1-13 January 1966. Successful New York transit strike led by the famed Transit Workers Union (TWU) leader Mike Quill.

15 January 1966. The National Committee for Independent Political Action (National CIPA) is founded in Chicago. A New York branch entitled West Side CIPA is organized to support an avowed Socialist named James Weinstein in his bid to win election to Congress from New York's 19th Congressional District.

14 February 1966. LaRouche publishes an article in the American Committee for the Fourth International's Bulletin of International Socialism entitled "Tax Landlords, Not People."

April 1966. LaRouche ("L. Marcus") begins teaching his first class on "Elementary Marxist Economics" at the Free University of New York.

9 May 1966. LaRouche resigns from Tim Wohlforth's American Committee for the Fourth International (ACFI). LaRouche and his partner Carol Larrabee join James Robertson's Spartacist League.

Early July 1966. The 43 year old LaRouche begins his summer semester "Elementary Marxist Economics" class at the Free University of New York (FUNY), located on 14th Street between Fifth and Sixth Avenue and right off Union Square.

10 July 1966. "L. Marcus"-Sidney Hook exchange over the issue of "early Marx" is published in the New York Times.

24 July 1966. LaRouche and Carol formally resign from the Spartacist League. For the first time January 1949, LaRouche is no longer a member of a formal Trotskyist grouping.

August 1966. HUAC investigation of FUNY.

Mid-August 1966. At a meeting in LaRouche and Carol's apartment at 65 Morton Street in the West Village, the initial planning begins for what would become West Side CIPA. This gathering marks the beginning of what would become the "SDS Labor Committee" some two years later.

9-11 September 1966. Some 2,000 people attend a Socialist Scholars' Conference at Columbia University.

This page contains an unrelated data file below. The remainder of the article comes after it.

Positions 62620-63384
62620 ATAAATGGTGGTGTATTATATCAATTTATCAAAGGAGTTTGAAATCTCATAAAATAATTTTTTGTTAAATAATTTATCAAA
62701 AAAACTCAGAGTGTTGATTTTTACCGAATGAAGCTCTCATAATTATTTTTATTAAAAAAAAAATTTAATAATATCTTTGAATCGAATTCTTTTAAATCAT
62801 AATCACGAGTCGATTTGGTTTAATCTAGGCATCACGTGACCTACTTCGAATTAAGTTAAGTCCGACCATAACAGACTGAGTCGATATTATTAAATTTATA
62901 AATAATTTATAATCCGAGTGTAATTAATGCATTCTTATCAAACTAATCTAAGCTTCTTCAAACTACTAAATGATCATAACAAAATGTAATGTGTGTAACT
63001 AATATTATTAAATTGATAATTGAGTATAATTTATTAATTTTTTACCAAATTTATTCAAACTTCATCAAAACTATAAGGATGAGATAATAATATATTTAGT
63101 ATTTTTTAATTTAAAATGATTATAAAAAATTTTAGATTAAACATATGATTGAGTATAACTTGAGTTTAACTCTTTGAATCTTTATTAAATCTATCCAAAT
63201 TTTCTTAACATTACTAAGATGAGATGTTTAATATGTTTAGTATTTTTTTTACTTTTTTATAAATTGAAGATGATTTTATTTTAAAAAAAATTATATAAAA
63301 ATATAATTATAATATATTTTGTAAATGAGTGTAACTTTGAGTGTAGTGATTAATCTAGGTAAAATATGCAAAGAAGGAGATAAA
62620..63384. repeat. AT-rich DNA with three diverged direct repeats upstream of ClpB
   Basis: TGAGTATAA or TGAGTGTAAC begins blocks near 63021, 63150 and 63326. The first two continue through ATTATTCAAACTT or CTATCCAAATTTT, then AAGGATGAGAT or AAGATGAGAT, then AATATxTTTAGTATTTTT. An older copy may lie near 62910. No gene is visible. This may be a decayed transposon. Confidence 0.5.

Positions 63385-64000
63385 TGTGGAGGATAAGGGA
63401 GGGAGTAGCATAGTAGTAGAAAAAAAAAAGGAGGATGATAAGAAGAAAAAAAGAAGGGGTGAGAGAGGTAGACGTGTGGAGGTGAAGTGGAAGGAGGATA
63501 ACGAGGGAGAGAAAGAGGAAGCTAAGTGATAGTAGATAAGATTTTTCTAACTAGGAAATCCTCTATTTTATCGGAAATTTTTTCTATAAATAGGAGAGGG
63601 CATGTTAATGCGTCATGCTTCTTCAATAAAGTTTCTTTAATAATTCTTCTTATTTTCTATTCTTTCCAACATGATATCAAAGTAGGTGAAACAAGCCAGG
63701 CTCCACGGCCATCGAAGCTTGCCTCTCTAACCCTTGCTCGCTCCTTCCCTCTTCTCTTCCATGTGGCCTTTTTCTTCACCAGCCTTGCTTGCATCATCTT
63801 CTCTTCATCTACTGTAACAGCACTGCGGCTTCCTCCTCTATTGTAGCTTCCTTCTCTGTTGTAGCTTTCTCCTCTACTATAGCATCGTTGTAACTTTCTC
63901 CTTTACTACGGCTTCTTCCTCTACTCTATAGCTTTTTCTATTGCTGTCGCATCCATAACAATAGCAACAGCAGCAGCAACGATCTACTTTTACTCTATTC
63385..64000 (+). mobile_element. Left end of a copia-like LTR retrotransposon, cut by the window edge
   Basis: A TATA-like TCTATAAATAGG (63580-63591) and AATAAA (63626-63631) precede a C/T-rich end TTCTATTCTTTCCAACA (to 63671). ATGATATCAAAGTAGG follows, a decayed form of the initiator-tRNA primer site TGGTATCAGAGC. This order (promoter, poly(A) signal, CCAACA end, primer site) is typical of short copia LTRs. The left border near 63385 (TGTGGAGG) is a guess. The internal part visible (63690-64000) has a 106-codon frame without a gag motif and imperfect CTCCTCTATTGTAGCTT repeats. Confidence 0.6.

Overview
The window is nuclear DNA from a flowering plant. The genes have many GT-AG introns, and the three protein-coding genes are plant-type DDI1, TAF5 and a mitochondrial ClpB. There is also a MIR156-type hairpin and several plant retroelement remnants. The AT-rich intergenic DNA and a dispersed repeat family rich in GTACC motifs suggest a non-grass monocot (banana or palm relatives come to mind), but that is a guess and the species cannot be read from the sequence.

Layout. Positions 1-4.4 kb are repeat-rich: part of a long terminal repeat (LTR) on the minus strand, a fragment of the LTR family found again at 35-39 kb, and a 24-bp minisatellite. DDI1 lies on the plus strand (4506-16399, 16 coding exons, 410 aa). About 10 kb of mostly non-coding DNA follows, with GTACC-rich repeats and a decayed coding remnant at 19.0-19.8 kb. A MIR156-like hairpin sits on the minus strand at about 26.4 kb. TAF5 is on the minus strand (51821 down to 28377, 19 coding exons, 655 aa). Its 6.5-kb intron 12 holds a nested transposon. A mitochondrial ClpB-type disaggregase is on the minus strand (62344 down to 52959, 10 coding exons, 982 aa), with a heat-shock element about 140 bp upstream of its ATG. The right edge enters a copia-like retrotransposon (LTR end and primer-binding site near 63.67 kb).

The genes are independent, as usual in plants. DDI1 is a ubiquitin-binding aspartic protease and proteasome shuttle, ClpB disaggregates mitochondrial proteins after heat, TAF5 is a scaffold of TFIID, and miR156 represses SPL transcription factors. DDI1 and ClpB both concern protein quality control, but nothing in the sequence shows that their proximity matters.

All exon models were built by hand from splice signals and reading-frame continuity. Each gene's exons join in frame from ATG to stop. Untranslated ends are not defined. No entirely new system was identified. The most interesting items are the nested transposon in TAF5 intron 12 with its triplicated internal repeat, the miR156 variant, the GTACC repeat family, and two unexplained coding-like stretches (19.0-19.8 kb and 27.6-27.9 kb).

Fall 1966. LaRouche and Carol launch West Village CIPA with cadre from his class at FUNY.

October 1966. The first West Village CIPA publication, a mimeographed text entitled Second Front against the Vietnam War: Proposal for a City Tax on Landlord's Incomes, is issued.

6 November 1966. Election for 19th Congressional District includes CIPA candidate James Weinstein who is defeated.

11 November 1966. New York CIPA meeting called to discuss building welfare rights movement. West Village CIPA distributes Second Front at the meeting.

1967

8 February 1967. Tony Papert, the head of Columbia's PL/SDS group, leads a sit-in protest against CIA recruitment on campus. Along with Papert, there are 17 more protesters; they include future Labor Committee leaders Bob Dillon, Paul Gallagher, Dick Sober, and Ed Spannaus. Another protester named John Jacobs ("JJ") will become a founding member of Weatherman.

April 1967. West Village CIPA publishes LaRouche's pamphlet Third Stage of Imperialism in an edition of 3,000 copies.

25 June –- 2 July 1967. SDS National Conference in Ann Arbor, Michigan. A position paper entitled "The Road to Socialism" by Bob Dillon and Ed Spannaus inspired by LaRouche's ideas is distributed.

Summer 1967. Steve Fraser is sent by the Progressive Labor Party to Philadelphia to develop a PL chapter there.

11 July 1967 Bob Dillon begins a five-week course at FUNY entitled "The Origin of the Village Commune in Vietnam: CIA Anthropology in Vietnam."

12-17 July 1967. Newark riots.

Late Summer 1967. The West Side Tenants' Union (WSTU) is formed.

10 November 1967. Black high school students protesting outside the headquarters of the Philadelphia Board of Education are attacked by police.

14 November 1967. Violent street protests endorsed by Regional New York SDS take place outside a Manhattan hotel where Lyndon Johnson's Secretary of State, Dean Rusk, is speaking. Mark Rudd is arrested.

Late November 1967. An SDS regional meeting in Princeton, New Jersey, gives its approval for the New York SDS Transit Project proposed by Tony Papert and Steve Komm. In Philadelphia, Steve Fraser begins to organize the first proto-Labor Committee study group with about a dozen members.

Mid-December 1967. The first meeting of the Fraser study group is held in Philadelphia and marks the beginning of what will become the Philadelphia SDS Labor Committee.

Late December 1967. Columbia SDS Labor Committee demonstration in front of the NY Transit Authority headquarters in support of an expected transit workers strike.

1968